Search and You Shall Find: Geographic Characteristics Associated with Google Searches during the Affordable Care Act's First Enrollment Period

Sarah E. Gollust, Xuanzi Qin, Andrew D. Wilcock, Laura M. Baum, Colleen L. Barry, Jeff Niederdeppe, Erika Franklin Fowler, Pinar Karaca-Mandic

Research output: Contribution to journalArticlepeer-review

Abstract

Previous studies indicate that Internet searching was a major source of information for the public during the launch of the Affordable Care Act, but little is known about geographic variation in searching. Our objective was to examine factors associated with health insurance-related Google searches in 199 U.S. metro areas during the first open enrollment period (October 2013 through March 2014), by merging data from Google Trends with metro-area-level and state-level characteristics. Our results indicate substantial geographic variation in the volumes of searching across the United States, and these patterns were related to local uninsurance rates. Specifically, areas with higher uninsurance rates were more likely to search in higher volumes for "Obamacare" and "health insurance," after adjusting for sociodemographic, political, and insurance market characteristics. The enormous political, advocacy, and media attention to the Affordable Care Act's launch may have contributed to heightened Internet search activity, particularly in areas characterized by higher uninsurance.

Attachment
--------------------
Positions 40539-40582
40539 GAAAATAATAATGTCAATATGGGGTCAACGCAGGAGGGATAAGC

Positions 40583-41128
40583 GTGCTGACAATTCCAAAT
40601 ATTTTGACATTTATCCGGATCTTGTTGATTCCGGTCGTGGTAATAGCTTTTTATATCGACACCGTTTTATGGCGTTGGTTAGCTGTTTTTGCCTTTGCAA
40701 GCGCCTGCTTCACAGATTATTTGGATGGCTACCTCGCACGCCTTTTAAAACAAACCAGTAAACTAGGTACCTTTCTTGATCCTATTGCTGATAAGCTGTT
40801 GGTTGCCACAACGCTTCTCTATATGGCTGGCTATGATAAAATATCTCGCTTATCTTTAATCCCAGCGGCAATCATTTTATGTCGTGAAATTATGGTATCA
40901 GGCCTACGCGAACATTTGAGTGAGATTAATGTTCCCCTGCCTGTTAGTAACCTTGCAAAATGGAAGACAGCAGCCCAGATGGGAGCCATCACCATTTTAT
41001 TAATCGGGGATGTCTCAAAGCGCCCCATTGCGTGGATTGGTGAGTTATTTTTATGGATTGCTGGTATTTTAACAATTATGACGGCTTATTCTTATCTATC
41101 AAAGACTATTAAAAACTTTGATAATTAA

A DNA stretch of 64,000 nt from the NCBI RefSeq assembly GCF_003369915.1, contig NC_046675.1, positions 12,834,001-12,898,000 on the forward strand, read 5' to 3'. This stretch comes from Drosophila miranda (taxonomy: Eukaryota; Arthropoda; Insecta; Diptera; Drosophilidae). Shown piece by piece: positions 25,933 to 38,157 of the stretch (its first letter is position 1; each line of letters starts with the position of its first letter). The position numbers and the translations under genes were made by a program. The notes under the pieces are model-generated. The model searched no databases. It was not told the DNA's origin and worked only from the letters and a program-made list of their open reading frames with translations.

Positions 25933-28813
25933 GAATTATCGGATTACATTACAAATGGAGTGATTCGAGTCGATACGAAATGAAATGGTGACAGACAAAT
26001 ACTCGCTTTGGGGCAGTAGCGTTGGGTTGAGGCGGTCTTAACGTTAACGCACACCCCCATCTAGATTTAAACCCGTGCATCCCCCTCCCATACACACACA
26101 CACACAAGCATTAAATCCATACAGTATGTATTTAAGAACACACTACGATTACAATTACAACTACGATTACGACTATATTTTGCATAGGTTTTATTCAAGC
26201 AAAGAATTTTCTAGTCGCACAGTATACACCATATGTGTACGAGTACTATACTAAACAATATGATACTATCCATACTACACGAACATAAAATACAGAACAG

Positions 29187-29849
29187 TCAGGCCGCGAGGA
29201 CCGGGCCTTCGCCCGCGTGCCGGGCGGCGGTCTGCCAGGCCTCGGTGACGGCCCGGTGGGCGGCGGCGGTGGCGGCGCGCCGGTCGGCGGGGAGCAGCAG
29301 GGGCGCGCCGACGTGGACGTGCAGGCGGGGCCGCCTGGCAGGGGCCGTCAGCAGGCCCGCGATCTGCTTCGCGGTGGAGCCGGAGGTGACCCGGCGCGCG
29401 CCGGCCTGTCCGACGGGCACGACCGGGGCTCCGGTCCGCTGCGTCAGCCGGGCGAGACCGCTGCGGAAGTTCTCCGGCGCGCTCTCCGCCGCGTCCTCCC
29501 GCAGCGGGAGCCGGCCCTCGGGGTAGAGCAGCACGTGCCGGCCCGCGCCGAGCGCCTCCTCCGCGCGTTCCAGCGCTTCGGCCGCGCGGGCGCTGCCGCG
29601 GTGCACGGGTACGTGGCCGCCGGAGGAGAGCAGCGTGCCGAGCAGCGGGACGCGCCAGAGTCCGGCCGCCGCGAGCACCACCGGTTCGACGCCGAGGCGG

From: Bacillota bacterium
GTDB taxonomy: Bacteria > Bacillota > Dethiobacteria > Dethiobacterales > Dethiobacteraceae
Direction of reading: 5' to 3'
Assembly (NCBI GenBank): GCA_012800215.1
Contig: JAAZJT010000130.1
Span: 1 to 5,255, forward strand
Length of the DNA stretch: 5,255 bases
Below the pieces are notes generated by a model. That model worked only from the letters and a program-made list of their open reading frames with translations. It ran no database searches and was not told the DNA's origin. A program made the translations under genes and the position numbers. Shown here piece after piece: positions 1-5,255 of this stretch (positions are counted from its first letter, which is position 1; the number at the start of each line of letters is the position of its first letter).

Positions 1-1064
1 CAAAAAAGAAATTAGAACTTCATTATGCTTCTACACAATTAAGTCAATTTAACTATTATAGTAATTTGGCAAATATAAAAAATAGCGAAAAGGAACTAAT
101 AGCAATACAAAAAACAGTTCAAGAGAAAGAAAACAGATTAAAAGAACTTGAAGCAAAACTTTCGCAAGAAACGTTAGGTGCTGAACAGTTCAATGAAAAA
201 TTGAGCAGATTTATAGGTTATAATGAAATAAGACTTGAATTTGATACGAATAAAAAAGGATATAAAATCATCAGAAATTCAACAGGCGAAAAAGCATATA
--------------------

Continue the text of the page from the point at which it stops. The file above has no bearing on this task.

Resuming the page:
Original languageEnglish (US)
Pages (from-to)723-735
Number of pages13
JournalMedical Care Research and Review
Volume74
Issue number6
DOIs
StatePublished - Dec 1 2017

Keywords

  • Affordable Care Act
  • Internet
  • health insurance
  • health policy

ASJC Scopus subject areas

  • Health Policy

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